What is Epilepsy?

One of the main reasons we are able to enjoy the adventure lifestyle is because the people around us learn about epilepsy.  But what is epilepsy? 

At its simplest level, epilepsy is a condition that makes a person more likely to have seizures. The brain is a network of constant electrical activity, and seizures happen when there is an intense surge of this activity. There are many different types of seizure (six different categories of them, in fact) depending on which part of the brain is affected. A seizure can cause strange sensations, movements that can’t be controlled, a loss of conscious and shaking. Whilst most people will be familiar with the drop-to-the-floor-and-shake seizure (called a tonic-clonic) other seizures can cause absences (when a person will lose time and be unresponsive) or physical loss of control.

There is no cure for epilepsy, but there are many treatments that help stop seizures. The type of treatment (and whether it is effective) depends on the types of seizure and the cause.

What Do I Do if Someone Has a Seizure?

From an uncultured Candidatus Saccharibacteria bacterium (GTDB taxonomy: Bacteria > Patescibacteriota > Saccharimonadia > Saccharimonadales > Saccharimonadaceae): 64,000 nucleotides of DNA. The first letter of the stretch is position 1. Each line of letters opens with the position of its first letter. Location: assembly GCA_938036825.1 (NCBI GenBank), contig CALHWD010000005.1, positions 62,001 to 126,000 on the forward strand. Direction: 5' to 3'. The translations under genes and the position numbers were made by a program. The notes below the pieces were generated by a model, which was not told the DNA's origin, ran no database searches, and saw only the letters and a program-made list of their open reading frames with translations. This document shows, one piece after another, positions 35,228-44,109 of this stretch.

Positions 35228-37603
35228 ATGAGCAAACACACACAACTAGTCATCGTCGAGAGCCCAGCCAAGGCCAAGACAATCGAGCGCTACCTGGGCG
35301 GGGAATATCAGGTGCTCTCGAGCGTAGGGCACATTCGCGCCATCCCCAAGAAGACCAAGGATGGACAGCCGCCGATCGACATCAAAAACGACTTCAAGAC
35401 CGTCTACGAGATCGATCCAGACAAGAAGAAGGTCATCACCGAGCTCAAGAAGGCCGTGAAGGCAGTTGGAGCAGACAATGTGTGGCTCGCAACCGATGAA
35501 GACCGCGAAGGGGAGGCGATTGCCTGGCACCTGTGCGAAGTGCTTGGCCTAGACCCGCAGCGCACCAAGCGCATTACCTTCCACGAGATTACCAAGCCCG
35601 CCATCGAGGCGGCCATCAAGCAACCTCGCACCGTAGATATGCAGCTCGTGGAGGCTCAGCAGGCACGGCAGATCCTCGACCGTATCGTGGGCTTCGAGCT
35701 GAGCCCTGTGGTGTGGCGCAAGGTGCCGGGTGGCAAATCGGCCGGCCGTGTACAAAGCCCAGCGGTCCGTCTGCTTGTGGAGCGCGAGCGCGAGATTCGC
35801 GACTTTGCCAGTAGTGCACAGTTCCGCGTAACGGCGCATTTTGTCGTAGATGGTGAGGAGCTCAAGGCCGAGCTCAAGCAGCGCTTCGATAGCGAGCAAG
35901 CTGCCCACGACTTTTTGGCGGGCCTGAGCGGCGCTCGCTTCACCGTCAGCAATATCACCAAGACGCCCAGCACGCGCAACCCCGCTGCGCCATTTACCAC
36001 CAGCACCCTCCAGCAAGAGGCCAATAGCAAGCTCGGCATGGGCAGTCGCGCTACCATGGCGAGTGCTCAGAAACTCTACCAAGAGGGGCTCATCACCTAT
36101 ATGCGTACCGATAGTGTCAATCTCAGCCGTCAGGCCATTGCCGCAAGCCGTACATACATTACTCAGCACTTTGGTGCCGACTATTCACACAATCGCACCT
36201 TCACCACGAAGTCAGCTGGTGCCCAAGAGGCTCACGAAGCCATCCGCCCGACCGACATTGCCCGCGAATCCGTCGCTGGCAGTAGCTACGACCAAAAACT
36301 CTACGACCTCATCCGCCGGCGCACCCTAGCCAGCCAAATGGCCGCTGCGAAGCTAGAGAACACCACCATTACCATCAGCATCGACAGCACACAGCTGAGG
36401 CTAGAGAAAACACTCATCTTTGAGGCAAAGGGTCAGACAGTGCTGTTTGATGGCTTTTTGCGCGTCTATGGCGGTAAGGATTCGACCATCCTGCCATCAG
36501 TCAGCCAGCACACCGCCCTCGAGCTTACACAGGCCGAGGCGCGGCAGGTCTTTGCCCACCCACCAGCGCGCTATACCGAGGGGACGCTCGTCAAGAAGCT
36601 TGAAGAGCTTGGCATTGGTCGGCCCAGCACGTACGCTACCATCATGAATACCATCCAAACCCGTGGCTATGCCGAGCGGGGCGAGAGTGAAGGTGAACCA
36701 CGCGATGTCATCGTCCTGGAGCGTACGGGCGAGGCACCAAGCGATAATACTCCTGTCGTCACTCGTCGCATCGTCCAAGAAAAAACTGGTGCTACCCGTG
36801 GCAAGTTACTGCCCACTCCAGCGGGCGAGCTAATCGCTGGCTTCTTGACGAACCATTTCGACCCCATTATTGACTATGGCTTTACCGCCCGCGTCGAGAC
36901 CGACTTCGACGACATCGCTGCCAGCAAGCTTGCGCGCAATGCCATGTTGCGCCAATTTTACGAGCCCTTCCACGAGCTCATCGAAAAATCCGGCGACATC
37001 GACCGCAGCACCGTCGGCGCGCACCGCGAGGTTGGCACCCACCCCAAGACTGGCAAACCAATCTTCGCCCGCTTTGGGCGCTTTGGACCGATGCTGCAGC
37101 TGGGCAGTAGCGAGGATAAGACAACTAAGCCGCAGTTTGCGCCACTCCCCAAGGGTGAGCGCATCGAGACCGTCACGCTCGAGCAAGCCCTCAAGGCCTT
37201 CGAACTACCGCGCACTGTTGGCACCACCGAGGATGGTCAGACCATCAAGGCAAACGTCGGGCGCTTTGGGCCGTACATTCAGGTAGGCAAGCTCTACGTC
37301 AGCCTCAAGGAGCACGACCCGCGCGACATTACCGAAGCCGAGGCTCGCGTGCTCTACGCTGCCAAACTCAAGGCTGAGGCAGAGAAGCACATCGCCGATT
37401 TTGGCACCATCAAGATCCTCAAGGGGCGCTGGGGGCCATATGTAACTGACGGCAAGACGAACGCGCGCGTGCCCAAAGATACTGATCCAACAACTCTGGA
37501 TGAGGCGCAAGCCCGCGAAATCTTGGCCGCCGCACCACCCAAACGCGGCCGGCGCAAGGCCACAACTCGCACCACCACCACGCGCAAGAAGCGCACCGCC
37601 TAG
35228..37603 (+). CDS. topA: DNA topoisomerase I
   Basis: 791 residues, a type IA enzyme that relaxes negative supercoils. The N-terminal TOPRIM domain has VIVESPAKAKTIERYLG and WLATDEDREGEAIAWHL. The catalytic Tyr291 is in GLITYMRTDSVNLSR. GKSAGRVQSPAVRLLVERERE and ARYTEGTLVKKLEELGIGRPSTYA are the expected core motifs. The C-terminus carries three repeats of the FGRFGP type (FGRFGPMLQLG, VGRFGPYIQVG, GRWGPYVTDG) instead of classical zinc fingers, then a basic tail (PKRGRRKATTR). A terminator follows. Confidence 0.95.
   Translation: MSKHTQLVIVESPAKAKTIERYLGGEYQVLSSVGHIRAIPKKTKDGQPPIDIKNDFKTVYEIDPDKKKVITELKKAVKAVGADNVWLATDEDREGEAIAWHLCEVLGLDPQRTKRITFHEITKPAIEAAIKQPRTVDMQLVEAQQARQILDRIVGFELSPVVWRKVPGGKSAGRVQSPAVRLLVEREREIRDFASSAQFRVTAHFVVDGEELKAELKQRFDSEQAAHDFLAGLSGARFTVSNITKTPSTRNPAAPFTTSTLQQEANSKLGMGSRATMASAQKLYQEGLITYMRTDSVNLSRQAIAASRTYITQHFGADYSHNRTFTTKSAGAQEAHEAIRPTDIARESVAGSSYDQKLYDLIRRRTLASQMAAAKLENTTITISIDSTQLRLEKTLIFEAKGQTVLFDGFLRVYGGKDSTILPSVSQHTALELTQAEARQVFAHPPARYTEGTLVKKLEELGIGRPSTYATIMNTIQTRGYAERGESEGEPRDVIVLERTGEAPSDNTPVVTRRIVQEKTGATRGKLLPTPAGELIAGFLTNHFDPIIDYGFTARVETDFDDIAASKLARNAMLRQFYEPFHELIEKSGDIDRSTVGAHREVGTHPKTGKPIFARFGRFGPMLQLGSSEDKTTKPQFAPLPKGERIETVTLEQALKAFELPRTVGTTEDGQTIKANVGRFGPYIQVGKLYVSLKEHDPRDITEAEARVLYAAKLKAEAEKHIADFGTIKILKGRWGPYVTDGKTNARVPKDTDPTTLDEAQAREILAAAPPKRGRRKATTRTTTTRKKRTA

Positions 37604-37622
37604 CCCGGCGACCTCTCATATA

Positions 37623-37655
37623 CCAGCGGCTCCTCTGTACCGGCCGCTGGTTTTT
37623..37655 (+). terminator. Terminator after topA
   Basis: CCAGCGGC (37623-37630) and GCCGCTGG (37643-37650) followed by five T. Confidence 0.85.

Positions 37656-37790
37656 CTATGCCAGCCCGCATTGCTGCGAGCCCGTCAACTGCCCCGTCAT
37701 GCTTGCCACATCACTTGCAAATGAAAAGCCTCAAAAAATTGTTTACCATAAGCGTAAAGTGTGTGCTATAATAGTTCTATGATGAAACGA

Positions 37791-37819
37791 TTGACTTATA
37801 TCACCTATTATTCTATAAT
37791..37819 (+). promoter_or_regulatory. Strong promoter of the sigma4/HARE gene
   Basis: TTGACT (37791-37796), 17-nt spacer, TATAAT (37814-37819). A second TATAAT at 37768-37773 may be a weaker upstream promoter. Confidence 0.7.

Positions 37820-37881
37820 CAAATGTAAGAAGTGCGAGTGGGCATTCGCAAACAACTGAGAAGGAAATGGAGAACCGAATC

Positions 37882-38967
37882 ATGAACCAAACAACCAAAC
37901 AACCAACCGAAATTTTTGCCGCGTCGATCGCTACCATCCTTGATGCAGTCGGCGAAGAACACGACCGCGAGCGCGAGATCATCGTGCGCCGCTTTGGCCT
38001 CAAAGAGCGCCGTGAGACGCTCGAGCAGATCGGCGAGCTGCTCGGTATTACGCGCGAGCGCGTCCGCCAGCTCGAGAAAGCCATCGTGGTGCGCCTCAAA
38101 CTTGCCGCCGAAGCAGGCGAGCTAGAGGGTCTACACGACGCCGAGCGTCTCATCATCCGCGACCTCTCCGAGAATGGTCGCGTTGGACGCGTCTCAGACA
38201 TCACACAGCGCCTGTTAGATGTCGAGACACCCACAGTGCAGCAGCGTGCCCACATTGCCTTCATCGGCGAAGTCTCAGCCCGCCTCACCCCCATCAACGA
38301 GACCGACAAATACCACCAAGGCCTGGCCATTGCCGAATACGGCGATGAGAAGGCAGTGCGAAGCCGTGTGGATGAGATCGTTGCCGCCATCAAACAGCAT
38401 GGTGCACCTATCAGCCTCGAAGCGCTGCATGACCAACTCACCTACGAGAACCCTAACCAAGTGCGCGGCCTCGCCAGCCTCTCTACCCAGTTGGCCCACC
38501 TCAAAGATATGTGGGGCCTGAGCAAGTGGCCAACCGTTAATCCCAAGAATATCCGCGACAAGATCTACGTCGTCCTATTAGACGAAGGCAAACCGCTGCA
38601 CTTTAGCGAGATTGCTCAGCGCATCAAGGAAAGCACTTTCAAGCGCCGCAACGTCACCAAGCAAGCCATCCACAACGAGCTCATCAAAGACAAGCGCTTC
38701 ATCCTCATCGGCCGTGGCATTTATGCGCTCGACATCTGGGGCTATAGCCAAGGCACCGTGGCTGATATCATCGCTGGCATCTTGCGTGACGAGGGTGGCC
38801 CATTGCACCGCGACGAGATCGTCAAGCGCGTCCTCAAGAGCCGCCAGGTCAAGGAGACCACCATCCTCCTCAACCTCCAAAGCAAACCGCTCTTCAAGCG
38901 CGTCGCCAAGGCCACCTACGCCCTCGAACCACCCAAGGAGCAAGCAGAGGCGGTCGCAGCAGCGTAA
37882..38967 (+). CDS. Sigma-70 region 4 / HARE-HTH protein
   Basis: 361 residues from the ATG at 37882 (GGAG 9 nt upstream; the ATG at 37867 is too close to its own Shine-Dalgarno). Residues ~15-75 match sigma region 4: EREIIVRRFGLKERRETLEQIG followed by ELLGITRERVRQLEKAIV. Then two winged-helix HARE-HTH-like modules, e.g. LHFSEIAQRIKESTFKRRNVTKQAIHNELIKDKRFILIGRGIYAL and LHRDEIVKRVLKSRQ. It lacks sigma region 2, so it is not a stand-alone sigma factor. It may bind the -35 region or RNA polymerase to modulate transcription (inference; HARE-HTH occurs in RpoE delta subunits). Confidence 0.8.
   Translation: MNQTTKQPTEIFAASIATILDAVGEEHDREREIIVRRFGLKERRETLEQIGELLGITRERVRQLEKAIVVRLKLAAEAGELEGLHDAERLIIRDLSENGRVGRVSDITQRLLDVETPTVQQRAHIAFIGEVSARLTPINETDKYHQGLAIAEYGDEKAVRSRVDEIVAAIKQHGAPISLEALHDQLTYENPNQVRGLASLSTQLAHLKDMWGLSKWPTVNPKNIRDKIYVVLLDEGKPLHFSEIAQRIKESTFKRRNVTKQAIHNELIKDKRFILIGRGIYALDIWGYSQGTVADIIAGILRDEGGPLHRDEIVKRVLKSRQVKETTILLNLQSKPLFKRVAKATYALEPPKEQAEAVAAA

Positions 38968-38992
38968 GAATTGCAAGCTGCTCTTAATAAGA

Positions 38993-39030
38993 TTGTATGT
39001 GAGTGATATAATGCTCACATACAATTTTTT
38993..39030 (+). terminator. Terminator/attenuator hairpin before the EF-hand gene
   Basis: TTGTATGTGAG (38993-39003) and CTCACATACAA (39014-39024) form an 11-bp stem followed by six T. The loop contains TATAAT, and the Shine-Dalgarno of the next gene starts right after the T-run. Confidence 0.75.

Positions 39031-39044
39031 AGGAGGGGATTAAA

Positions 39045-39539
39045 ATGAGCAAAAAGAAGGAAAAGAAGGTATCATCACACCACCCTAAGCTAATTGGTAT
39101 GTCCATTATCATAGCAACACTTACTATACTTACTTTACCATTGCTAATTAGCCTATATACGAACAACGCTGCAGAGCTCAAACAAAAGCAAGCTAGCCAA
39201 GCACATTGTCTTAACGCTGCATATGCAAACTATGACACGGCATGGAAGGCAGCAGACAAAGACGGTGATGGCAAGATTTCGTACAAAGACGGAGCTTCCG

Around 60 million people in the world live with epilepsy, and around 87 people are diagnosed every day. But seizures can also occur in someone without epilepsy (about 1 in 20 people will experience a one-off seizure at some point in their life). To help you if you ever see someone having a seizure, we’ve made this infographic for seizure first aid. Please feel free to share this with friends, family and on social media, and  spread epilepsy awareness.

What to do if someone has a seizure infographic SYA
Seizure First Aid infographic by Seize Your Adventure

Epilepsy Charities and Epilepsy Blogs

If you would like to learn more about epilepsy, there are some great resources out there. For great for up-to-date information and an expert’s advice, these are some of the most prominent charities:

Epilepsy Action

Epilepsy Society

Epilepsy Research

Epilepsy Foundation of America


And if you would like to read about what it’s like living with epilepsy day-to-day, these blogs are pretty good places to start:

Living Well With Epilepsy